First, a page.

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1 April 2001 Large-Scale Management of Insect Resistance to Transgenic Cotton in Arizona: Can Transgenic Insecticidal Crops be Sustained?
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Abstract

A major challenge for agriculture is management of insect resistance to toxins from Bacillus thuringiensis (Bt) produced by transgenic crops. Here we describe how a large-scale program is being developed in Arizona for management of resistance to Bt cotton in the pink bollworm, Pectinophora gossypiella (Saunders) (Lepidoptera: Gelechiidae), and other insect pests of cotton. Financial support from growers makes this program possible. Collaboration between the Arizona Cotton Research and Protection Council, the University of Arizona, and government agencies has led to development of resistance management guidelines, a remedial action plan, and tools for monitoring compliance with the proposed guidelines. Direct participation in development of resistance management policies is a strong incentive for growers to invest in resistance management research. However, more research, regularly updated regulations, and increased collaboration between stakeholders are urgently needed to maintain efficacy of Bt toxins in transgenic crops.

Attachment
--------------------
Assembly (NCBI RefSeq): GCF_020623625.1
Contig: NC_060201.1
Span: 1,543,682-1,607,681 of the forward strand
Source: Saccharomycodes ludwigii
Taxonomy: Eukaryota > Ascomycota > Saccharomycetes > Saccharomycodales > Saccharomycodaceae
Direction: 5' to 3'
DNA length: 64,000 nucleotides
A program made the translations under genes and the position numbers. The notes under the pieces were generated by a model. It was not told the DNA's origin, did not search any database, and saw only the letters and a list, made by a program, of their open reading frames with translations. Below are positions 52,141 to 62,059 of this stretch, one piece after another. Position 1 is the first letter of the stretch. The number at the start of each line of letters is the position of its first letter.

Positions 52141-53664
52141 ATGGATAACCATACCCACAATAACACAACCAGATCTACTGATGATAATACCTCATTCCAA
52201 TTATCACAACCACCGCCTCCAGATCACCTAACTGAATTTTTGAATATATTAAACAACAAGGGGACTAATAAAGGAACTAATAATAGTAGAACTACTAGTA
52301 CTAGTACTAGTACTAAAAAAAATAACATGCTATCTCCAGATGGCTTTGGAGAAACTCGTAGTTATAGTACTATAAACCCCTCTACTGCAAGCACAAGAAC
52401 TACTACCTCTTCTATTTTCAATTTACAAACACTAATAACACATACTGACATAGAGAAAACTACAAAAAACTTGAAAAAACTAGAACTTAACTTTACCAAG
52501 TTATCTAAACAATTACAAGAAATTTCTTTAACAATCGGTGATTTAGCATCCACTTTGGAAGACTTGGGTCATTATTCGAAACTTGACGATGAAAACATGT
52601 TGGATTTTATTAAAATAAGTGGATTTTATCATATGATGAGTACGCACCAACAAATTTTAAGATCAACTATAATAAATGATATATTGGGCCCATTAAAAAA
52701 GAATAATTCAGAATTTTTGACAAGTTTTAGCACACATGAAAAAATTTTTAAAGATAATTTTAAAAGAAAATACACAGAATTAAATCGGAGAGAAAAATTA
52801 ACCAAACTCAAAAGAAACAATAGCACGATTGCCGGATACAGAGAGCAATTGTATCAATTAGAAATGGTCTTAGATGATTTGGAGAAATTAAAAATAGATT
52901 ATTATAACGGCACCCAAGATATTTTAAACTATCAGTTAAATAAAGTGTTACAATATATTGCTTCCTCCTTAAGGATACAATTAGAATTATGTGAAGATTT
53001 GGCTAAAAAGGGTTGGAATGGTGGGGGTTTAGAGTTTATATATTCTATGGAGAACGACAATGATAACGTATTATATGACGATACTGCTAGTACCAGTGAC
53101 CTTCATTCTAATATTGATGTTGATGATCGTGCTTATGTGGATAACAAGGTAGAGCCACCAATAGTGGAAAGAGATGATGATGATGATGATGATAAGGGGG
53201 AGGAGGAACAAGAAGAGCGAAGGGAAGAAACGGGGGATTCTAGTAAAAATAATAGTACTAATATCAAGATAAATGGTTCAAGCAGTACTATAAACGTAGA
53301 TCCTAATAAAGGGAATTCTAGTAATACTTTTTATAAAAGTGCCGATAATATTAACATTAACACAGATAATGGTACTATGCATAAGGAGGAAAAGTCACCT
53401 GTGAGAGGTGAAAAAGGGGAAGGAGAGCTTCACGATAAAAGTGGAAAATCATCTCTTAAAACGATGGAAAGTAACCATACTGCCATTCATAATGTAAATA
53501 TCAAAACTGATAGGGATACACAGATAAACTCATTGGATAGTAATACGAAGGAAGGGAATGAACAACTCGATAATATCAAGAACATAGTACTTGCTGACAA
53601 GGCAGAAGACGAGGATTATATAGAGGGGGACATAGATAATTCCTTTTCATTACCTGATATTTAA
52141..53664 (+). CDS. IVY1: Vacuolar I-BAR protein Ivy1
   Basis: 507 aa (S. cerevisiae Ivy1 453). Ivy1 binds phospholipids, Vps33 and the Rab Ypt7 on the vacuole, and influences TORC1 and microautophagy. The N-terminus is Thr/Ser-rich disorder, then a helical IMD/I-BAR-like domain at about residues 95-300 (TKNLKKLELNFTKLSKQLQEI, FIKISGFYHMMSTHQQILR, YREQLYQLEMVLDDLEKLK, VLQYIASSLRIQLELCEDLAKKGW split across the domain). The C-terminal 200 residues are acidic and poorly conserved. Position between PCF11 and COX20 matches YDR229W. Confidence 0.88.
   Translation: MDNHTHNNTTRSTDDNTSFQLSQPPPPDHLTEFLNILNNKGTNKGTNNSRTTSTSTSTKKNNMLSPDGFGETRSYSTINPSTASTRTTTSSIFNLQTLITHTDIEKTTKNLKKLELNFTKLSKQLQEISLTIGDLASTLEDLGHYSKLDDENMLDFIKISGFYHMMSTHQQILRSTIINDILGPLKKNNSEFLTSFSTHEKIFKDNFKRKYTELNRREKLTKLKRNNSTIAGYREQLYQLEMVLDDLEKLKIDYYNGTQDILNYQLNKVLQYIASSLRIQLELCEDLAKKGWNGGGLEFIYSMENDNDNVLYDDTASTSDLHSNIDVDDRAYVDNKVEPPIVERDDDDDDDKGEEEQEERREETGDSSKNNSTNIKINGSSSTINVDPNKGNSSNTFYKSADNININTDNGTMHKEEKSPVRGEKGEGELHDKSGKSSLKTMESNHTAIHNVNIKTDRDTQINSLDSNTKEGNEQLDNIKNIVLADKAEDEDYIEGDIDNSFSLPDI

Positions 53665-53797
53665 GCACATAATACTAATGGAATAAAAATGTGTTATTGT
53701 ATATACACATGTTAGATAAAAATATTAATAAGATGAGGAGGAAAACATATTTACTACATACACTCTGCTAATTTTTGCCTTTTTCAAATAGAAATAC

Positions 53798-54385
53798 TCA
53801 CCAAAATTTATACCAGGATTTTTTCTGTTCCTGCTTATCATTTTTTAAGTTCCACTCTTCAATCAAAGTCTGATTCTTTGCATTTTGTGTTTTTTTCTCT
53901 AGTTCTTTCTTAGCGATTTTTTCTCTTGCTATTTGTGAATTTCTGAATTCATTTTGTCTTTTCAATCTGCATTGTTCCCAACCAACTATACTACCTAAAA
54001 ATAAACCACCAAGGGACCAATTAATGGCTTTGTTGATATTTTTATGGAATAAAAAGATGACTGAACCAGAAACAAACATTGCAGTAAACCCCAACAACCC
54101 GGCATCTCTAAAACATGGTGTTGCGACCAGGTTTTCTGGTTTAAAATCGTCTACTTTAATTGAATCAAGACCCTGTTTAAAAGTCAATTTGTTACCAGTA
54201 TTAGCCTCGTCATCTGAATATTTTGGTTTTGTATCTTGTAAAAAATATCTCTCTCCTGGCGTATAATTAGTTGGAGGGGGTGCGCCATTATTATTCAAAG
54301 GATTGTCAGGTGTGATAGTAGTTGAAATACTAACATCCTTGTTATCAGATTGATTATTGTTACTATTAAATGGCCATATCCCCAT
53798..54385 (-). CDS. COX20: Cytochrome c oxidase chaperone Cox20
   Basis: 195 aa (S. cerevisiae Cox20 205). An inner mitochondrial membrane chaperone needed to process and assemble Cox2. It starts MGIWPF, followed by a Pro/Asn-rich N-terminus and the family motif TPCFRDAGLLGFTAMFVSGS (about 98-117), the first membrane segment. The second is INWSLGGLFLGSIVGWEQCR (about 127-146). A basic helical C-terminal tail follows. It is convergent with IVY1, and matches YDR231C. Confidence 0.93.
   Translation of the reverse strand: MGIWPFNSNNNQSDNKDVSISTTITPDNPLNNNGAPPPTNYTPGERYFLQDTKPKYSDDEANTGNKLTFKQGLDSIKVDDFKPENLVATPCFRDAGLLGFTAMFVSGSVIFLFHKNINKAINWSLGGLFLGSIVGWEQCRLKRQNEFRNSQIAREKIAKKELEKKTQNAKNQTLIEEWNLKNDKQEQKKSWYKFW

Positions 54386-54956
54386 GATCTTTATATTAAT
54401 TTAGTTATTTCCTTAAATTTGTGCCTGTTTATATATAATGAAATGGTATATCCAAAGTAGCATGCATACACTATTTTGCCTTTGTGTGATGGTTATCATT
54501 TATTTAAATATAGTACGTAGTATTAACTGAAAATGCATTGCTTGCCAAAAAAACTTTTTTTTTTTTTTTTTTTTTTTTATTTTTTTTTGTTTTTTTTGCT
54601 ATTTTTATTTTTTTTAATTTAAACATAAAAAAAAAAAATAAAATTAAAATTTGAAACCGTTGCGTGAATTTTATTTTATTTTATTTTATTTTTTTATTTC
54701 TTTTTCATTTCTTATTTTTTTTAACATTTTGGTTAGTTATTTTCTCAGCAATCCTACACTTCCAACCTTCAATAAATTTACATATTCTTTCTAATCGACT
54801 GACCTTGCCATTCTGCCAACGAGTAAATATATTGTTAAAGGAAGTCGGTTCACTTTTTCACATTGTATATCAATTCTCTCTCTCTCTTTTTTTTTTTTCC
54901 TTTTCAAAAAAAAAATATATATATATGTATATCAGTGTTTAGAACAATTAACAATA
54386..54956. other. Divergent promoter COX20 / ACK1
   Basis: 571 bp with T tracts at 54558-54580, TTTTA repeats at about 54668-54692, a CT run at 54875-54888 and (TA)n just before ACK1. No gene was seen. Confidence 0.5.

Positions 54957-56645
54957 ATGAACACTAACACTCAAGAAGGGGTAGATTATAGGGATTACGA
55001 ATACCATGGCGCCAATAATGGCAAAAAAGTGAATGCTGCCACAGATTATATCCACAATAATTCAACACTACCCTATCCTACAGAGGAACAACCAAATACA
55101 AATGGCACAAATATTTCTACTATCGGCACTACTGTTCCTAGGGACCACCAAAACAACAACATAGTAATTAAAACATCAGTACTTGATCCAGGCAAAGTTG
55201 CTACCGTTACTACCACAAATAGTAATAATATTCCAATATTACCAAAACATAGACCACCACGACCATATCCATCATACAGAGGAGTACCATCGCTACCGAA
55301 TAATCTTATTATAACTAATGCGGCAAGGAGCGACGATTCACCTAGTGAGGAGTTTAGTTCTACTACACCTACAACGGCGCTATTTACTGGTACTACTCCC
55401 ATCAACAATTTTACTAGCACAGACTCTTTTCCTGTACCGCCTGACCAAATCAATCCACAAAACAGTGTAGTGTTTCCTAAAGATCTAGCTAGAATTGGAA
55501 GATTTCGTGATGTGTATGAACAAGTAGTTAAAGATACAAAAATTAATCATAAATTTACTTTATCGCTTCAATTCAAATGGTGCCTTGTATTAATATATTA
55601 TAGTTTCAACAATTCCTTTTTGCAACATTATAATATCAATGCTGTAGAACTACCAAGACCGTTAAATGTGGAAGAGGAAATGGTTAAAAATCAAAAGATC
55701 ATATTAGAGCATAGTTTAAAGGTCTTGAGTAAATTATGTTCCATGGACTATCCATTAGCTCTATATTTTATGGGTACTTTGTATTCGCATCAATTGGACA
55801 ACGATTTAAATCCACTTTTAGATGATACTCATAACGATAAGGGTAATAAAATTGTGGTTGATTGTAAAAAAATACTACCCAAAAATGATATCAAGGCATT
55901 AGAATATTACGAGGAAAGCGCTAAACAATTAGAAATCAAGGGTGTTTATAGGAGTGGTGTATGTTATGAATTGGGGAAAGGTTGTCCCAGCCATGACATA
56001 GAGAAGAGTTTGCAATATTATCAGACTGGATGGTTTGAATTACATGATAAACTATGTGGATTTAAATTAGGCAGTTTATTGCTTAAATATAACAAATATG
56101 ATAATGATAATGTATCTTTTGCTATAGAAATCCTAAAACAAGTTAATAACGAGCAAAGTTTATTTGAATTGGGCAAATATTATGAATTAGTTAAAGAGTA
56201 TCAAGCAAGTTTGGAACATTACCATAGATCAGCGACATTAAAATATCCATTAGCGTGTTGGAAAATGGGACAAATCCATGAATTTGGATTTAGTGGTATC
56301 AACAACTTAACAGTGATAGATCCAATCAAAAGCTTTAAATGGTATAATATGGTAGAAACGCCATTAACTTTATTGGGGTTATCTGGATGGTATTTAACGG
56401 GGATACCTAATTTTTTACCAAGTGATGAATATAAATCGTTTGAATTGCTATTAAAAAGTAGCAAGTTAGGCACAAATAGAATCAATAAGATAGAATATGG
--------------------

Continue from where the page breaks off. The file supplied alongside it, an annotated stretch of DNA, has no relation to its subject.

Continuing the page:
Yves Carrière, Timothy J. Dennehy, Brent Pedersen, Shirley Haller, Christa Ellers-Kirk, Larry Antilla, Yong-Biao Liu, Elizabeth Willott, and Bruce E. Tabashnik "Large-Scale Management of Insect Resistance to Transgenic Cotton in Arizona: Can Transgenic Insecticidal Crops be Sustained?," Journal of Economic Entomology 94(2), 315-325, (1 April 2001). https://doi.org/10.1603/0022-0493-94.2.315
Received: 10 August 2000; Accepted: 1 December 2000; Published: 1 April 2001
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